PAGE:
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Scientists uncover genetic clues to rare kidney disease

A new study has identified genetic clues to understanding the cause of the rare kidney disease IgA nephropathy, or Berger's disease.

By Amy Wallace
A study at Columbia University uncovered genetic clues to the cause of Berger's disease, suggesting a genetic defect is behind it but researchers say they are unsure what genes are involved. Photo by Gio.tto/Shutterstock
A study at Columbia University uncovered genetic clues to the cause of Berger's disease, suggesting a genetic defect is behind it but researchers say they are unsure what genes are involved. Photo by Gio.tto/Shutterstock

March 6 (UPI) -- Researchers at Columbia University Medical Center have found the molecular basis of the rare kidney disease IgA nephropathy, or IgAN, or Berger's disease.

IgAN occurs when the antibody immunoglobulin A, or IgA, collects in the kidneys causing inflammation of the kidney filtering structure glomeruli, which disrupts the kidneys' ability to filter waste from the blood.

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There is no cure for IgAN and most patients go on to develop kidney failure.

"Very little is known about the causes of IgAN, genetic or otherwise, so our discovery represents an important step toward developing better therapies for this disease," Dr. Krzysztof Kiryluk, assistant professor of medicine at Columbia, said in a press release.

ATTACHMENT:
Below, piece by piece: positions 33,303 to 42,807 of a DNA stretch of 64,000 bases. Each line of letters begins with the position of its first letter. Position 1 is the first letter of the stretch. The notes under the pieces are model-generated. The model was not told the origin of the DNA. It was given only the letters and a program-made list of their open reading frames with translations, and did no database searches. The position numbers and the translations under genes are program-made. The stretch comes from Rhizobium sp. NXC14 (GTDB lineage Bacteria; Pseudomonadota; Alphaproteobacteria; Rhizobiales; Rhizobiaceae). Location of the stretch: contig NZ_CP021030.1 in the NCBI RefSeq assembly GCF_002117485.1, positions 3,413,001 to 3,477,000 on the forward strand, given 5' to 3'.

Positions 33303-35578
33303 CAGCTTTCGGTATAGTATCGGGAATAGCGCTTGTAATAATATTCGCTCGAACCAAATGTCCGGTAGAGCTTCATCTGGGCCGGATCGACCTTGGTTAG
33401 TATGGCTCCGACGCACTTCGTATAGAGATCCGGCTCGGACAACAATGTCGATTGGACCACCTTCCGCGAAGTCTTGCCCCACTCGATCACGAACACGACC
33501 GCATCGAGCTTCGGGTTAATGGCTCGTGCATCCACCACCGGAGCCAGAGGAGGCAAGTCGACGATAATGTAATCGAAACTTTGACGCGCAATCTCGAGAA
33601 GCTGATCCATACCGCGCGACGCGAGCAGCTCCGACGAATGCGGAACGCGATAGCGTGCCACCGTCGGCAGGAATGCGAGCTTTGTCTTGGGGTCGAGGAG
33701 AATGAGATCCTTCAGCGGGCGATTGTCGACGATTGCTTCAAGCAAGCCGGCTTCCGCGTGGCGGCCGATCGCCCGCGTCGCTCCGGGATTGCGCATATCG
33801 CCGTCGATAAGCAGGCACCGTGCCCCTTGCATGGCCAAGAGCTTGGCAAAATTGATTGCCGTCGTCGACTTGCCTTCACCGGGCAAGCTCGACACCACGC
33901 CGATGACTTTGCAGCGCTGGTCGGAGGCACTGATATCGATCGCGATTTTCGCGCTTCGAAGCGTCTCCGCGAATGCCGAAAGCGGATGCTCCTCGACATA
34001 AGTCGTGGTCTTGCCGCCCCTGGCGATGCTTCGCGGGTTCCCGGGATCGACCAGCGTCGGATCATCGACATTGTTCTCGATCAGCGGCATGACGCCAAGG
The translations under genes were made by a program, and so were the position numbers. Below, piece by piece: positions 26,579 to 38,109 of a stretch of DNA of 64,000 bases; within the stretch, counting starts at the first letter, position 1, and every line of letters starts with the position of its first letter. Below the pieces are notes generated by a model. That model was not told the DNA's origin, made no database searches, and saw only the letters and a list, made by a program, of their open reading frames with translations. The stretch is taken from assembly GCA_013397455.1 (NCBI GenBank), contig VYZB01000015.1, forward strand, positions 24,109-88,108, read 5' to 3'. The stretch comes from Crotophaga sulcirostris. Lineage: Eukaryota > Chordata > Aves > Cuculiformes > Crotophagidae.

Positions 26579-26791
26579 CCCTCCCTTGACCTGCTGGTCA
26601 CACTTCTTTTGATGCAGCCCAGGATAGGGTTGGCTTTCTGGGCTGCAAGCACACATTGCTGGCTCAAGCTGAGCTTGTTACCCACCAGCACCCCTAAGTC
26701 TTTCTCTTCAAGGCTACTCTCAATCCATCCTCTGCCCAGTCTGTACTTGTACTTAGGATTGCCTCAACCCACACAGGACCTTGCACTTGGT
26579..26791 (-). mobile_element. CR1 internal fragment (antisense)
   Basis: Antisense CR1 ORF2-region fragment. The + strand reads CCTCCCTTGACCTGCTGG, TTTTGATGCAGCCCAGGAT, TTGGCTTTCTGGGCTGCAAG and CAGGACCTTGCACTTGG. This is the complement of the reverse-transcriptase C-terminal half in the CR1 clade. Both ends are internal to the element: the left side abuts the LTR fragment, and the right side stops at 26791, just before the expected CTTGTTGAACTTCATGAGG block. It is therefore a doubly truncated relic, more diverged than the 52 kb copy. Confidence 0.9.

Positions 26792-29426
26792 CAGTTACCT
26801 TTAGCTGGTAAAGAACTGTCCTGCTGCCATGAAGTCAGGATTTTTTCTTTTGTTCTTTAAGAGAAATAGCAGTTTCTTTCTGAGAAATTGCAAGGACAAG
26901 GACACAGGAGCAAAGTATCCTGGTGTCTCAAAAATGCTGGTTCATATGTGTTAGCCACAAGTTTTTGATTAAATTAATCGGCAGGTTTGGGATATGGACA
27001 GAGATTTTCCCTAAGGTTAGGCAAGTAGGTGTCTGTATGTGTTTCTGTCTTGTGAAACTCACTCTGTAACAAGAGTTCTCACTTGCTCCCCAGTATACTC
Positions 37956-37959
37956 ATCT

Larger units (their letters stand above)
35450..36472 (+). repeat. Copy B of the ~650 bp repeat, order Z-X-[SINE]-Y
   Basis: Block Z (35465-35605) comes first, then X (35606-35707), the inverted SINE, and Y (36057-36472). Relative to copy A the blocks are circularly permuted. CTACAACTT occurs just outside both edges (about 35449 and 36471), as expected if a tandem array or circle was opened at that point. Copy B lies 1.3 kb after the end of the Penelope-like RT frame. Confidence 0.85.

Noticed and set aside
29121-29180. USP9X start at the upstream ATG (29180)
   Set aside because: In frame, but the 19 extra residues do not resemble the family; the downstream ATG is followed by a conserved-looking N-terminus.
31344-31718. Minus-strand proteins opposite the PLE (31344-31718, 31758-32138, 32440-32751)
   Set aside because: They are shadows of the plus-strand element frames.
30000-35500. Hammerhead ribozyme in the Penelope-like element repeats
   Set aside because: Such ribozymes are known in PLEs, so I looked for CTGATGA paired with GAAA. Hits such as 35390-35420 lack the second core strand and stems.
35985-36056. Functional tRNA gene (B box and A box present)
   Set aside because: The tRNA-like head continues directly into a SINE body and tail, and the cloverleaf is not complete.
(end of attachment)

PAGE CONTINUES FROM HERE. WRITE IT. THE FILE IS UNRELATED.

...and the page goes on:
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The main molecular defect in patients with IgAN is abnormal O-glycosylation of IgA antibodies. During O-glycosylation, sugar molecules attach to oxygen atoms in the amino acid residue of a protein. Previous studies have shown issues with O-glycosylation of IgA are genetic, and are common in people with IgAN.

Researchers studied 2,633 people of European and East Asian decent to determine which genes are linked to problems with O-glycosylation.

Results showed that variations in the C1GALT1 and C1GALT1C1 genes were common in people with high levels of Gd-IgA1 markers.

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"The genes are found on different chromosomes, but they make proteins that interact to form an enzyme critical for the proper glycosylation of IgA molecules," Kiryluk said.

"Since approximately 50 percent of variability in Gd-IgA1 levels is due to genetic factors, this means that about 43 percent of the genetic variability is still unexplained. We started with a relatively small study population, so explaining 7 percent of variability between individuals with the disease was a good start. As we analyze more patients, we expect that we will find more genetic variants and can begin to piece together how these variants interact with environmental factors to cause disease."

The study was published in PLOS Genetics.

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